Finally, there is the elephant in the room that can't be ignored. There are hundreds of thousands of for pay e-books out there (probably many more if you look at all the different outlets). Add to that the public domain e-books that are also being offered. You are in competition with all of them. Ask any author who has published through the traditional route about how their need to self-promote has changed over the years. Now, multiply that by 100 fold and you might be where you need to be as an indie e-book author. You don't have a publisher's name to bring readers to you. You don't have a name yourself -- unless you've been in the field for awhile and are releasing your back list now. So you are in the middle of the scrum with all the other writers trying to get readers' attention. That means promotion. Lots and lots of promotion and that takes time and creativity.
One more qualifier to consider. Bookscan will soon begin tracking e-books. That groan you just heard came from every author who has lived in fear of Bookscan numbers for their print books. Bookscan is Nielson's program a number of editors use to determine if an authors' numbers are high enough to justify buying another book from them. It's not perfect -- far from it because it doesn't track sales from Amazon (at least that's my understanding at the moment) and a number of independents, etc. So how they will track e-books is something that will be interesting to see. It may also change how they track hard copy books. But, it means the numbers from your self-published e-books will also be available to these editors and will be something they can and will refer to when considering publishing you later down the road.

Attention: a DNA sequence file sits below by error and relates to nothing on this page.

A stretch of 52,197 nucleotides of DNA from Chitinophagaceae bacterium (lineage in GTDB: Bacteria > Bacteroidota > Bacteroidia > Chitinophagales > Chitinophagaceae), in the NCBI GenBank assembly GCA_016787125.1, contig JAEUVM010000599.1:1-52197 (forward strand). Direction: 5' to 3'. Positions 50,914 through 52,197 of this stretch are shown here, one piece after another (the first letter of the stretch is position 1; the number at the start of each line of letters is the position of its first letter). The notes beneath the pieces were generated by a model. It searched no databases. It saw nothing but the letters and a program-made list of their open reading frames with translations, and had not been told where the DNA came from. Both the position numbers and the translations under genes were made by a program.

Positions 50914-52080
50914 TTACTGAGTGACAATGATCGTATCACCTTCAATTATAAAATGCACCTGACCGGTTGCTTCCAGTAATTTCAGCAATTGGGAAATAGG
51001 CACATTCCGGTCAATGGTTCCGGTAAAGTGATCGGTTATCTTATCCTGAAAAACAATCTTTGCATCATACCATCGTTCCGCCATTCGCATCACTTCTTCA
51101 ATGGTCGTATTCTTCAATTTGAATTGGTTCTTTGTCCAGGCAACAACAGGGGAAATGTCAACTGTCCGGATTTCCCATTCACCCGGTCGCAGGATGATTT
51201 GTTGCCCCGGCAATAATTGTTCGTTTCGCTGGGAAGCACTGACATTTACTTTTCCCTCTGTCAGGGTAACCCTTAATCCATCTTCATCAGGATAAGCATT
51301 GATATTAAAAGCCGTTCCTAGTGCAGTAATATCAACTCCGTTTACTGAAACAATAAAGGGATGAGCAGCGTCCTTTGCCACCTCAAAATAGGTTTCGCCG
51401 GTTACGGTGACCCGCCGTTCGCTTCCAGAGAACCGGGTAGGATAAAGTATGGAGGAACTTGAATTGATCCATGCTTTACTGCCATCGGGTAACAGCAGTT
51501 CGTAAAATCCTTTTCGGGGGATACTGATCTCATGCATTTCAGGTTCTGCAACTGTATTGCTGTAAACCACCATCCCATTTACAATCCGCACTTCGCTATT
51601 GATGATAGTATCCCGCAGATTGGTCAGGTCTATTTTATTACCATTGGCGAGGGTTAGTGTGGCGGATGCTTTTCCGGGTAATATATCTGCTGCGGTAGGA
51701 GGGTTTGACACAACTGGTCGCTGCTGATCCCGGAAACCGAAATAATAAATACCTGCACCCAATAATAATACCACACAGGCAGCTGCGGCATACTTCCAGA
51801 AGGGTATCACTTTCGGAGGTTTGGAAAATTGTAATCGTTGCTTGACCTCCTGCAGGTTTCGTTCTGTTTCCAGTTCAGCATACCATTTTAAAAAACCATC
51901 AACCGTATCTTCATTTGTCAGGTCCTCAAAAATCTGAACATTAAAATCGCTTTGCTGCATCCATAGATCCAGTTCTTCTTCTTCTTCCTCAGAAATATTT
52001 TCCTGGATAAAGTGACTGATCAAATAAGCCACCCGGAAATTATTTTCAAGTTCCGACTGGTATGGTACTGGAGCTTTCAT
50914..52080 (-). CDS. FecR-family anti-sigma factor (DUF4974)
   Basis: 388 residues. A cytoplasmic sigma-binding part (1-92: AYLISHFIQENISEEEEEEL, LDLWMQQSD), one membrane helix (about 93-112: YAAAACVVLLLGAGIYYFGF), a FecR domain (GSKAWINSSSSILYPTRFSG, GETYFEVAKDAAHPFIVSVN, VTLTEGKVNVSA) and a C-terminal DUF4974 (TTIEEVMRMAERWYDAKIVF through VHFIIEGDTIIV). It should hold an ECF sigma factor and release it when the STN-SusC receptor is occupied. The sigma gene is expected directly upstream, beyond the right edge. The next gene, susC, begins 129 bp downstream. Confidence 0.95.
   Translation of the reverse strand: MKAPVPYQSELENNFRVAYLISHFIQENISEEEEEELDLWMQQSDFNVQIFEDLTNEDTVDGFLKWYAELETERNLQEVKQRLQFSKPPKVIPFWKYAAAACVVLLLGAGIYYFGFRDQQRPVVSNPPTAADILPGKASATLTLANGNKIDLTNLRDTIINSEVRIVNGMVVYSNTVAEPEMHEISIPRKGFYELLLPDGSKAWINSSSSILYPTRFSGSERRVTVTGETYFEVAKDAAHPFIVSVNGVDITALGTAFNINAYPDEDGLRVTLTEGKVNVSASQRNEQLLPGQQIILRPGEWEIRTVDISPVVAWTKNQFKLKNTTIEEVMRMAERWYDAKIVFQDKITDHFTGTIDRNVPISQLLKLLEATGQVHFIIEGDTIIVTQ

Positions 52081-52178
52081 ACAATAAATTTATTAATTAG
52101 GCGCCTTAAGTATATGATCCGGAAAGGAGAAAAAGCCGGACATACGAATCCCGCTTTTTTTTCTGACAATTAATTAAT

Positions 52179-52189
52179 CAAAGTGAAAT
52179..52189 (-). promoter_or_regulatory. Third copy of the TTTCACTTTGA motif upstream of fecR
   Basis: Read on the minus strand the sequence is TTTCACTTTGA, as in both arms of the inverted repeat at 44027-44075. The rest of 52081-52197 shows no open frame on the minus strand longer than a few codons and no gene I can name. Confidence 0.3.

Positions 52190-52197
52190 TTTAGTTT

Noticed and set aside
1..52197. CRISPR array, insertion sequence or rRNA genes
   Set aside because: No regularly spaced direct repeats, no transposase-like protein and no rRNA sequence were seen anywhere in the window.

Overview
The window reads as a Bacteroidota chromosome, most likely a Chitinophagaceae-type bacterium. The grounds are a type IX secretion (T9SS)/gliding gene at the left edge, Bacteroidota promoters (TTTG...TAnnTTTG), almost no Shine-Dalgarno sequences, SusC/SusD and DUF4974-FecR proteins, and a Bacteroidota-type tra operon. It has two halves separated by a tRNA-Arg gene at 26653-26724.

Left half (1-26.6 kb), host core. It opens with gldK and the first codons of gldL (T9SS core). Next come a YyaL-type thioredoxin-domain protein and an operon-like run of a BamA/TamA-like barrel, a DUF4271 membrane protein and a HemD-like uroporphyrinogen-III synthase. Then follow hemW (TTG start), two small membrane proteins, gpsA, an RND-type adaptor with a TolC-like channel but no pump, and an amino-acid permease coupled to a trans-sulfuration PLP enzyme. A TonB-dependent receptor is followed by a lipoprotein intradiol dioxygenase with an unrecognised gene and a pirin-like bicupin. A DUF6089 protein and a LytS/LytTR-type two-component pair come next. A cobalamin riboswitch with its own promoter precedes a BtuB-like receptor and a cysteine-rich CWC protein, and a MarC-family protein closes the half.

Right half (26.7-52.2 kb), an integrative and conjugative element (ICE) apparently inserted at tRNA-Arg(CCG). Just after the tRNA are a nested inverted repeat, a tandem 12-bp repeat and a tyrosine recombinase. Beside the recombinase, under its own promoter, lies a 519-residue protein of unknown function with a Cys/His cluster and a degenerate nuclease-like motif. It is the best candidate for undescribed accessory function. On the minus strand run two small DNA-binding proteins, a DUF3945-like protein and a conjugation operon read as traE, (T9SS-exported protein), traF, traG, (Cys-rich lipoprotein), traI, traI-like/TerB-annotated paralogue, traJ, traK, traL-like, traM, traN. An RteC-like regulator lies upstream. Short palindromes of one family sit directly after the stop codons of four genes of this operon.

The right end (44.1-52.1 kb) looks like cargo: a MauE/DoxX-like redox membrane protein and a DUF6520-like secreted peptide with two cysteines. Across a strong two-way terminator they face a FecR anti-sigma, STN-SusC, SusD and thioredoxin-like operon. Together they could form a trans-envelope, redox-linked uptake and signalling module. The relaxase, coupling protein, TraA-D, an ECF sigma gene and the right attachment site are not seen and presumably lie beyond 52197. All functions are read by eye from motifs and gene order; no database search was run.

All this said, I'm not trying to discourage you. But I do want you to go into this with your eyes open. It really is a lot harder to put our a quality product than it first appears and there is a lot more to being successful at it than just putting the book up on Amazon or B&N or elsewhere and waiting for the readers to come.
So, how would you promote your new e-book? Are you already building your "platform"? Do you have any questions you want to throw out there for the hive mind?